6.1 Basic Structure

A standard BLAST report has four parts (see Figure 6-1).

Figure 6-1. The four parts of a standard BLAST report

The first line contains the name of the program, its version, and its build date. If BLAST crashes or has some kind of unexpected behavior, include this information when you report the problem to the authors. The next piece of information is a reference to the scientific literature, which should be cited if you publish research that employed BLAST. The most important information in the header, the names of the query sequence and the database, appear next. The last line is a progress meter that is updated during the search.

One-line summaries

Each line indicates the name of the sequence, the highest scoring alignment found and the lowest E-value for any HSP or group of HSPs. The one-line summaries are often hyperlinked to the alignments farther below when the output comes from a web page. If you just want to know for example, the names of the top matches, these one-line summaries are convenient.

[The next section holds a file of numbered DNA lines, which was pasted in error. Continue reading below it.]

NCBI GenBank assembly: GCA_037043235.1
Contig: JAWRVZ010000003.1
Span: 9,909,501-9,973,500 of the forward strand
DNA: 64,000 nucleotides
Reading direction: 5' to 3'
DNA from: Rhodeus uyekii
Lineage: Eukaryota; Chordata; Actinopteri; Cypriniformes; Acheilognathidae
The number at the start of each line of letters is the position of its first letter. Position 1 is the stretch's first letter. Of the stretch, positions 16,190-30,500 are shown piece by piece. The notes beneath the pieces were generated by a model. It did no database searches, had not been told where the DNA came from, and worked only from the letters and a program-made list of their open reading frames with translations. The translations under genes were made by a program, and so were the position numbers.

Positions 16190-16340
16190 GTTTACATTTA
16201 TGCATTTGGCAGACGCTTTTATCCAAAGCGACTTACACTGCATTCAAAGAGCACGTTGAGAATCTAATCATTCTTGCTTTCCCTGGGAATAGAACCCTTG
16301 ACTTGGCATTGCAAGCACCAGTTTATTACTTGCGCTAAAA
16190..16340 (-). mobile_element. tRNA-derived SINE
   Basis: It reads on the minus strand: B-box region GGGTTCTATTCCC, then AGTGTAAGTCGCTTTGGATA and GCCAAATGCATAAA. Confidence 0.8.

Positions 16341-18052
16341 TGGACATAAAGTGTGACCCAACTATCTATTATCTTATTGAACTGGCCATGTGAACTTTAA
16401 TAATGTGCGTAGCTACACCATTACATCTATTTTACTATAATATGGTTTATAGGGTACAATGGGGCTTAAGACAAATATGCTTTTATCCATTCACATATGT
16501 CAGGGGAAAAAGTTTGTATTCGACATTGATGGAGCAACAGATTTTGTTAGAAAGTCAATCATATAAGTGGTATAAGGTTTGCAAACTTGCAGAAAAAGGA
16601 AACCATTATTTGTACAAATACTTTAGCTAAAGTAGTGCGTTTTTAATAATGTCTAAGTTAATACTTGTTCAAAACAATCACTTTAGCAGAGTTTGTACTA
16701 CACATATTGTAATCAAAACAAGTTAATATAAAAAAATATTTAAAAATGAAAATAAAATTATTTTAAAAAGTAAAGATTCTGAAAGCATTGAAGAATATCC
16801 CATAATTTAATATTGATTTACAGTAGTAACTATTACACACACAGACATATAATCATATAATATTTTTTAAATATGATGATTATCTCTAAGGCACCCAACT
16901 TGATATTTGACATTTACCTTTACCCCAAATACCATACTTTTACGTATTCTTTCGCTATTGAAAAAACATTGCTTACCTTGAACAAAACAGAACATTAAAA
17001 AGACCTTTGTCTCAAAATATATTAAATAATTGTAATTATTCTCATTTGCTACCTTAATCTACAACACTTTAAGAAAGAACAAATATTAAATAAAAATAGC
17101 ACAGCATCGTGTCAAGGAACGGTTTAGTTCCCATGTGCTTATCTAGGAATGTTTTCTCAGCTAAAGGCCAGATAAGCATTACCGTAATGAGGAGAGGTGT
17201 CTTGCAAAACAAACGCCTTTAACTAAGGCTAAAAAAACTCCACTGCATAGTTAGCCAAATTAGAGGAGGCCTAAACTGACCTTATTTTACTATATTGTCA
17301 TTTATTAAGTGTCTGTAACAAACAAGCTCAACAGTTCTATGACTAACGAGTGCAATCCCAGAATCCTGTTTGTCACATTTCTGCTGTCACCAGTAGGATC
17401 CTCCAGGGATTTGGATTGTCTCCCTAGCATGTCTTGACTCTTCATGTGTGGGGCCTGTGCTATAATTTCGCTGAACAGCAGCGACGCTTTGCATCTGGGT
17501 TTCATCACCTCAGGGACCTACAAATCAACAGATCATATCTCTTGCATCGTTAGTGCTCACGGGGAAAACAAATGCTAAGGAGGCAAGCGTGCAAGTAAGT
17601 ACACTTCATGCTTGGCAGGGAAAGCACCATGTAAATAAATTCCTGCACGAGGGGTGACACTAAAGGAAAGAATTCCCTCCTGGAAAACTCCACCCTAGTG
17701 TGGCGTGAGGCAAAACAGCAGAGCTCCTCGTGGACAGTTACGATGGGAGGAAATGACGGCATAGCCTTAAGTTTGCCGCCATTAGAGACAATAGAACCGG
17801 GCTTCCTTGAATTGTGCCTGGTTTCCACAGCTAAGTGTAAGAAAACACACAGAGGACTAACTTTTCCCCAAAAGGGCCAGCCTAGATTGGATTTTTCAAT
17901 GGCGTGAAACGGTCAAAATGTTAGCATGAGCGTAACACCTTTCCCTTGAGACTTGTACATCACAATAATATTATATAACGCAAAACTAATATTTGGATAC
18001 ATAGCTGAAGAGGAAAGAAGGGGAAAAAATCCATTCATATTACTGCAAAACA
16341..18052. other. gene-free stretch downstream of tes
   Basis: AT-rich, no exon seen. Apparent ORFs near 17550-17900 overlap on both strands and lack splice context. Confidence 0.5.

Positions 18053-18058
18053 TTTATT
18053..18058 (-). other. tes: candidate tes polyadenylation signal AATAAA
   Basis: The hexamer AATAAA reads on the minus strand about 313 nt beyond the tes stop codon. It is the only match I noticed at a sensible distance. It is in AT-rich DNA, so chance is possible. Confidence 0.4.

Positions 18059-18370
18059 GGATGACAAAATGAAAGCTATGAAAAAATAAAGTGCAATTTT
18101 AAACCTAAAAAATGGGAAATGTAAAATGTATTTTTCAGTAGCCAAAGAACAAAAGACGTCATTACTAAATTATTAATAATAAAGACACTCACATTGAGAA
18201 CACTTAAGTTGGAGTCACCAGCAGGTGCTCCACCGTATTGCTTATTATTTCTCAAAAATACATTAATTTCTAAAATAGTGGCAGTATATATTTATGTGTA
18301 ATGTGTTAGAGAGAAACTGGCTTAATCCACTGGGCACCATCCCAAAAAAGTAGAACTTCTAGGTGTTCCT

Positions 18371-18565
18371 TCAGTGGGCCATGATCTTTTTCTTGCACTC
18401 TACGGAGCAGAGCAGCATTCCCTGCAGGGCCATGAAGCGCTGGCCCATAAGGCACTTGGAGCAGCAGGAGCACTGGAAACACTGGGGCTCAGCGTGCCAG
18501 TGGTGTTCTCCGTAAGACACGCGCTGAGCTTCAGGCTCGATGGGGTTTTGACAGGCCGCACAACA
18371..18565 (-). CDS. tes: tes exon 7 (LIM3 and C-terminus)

The alignments usually make up the bulk of the report. Figure 6-1 shows only one alignment. The following section discusses alignments in greater detail and gives examples from the five standard BLAST programs.


The footer reports search parameters and various other statistics. The most important features are the word size (W), neighborhood word threshold score (T), Expect (E), and the scoring scheme (scoring matrix or match/mismatch values and the gap costs) because these factors control the sensitivity and specificity of a search. The footer labels these values clearly.